I want to give an example. I’m not going to out the person’s name because I didn’t ask their permission but there was a podcast about sales that came to us. The show was the person’s name. I’m just going to use John Smith for it. It was The John Smith Show. He may have been known in certain circles in his sales industry, but sales is a very big industry. Unless you’re a nationally known celebrity, having the show in your name isn’t going to cause a lot of people that click and try it out. This is a good example. We worked with him to come up with what would a better name for the show be. It took some time to learn about what his perspective on sales was and his intention. He wasn’t just another sales podcast. There was a lot more to it. What we came up with was a name called The Selling Dilemma.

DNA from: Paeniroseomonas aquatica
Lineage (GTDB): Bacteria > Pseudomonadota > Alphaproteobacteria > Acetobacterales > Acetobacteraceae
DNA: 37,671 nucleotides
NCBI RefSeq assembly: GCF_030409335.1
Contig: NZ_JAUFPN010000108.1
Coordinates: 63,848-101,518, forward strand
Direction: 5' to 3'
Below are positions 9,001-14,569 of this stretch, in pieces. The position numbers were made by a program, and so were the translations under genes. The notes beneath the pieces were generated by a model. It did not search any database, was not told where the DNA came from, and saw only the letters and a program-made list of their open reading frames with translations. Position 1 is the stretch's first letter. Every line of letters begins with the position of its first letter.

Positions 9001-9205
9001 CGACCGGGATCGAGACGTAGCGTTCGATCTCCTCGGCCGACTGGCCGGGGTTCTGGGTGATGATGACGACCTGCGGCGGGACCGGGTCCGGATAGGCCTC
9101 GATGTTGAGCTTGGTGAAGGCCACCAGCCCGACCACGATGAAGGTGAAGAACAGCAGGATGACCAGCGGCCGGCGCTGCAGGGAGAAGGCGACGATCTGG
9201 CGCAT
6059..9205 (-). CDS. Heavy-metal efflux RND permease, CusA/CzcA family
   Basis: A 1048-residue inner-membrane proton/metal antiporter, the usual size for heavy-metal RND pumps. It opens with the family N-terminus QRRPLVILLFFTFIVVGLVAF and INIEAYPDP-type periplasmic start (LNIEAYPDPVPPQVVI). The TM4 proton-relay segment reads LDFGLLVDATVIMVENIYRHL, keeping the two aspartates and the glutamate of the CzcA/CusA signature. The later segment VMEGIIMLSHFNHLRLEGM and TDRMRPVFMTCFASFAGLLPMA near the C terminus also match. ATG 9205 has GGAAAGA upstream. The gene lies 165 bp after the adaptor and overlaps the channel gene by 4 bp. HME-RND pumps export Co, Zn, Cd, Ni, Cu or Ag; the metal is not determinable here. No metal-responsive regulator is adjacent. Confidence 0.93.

You outed him.

I didn’t because he never changed the show name, Tracy. It’s not out there. If you go search on that show, you’re not going to find it. We went through it. We did all this rebranding. At the end of the day, for whatever reason, he wasn’t comfortable doing it. He stayed where he was, The John Smith Show. It’s his show and he’s welcome to do that but I guarantee you, The Selling Dilemma would be getting a lot more clicks when you’re going to type in such a broad category as something about sales and there are awful lots of shows about that. That Selling Dilemma, the word, the name itself is like, “What is The Selling Dilemma?” It piques curiosity and builds anticipation. I would at least click that to find out more.

This is a case when I said the Tom Hazzard Show. Even if the show is all about you, wouldn’t it be a more fun show if it was Hazzardous Tales or something like that? Thinking about that, that’s where we want to create that intriguing idea that we want to go forward. I tell this story all the time when I give lessons on branding.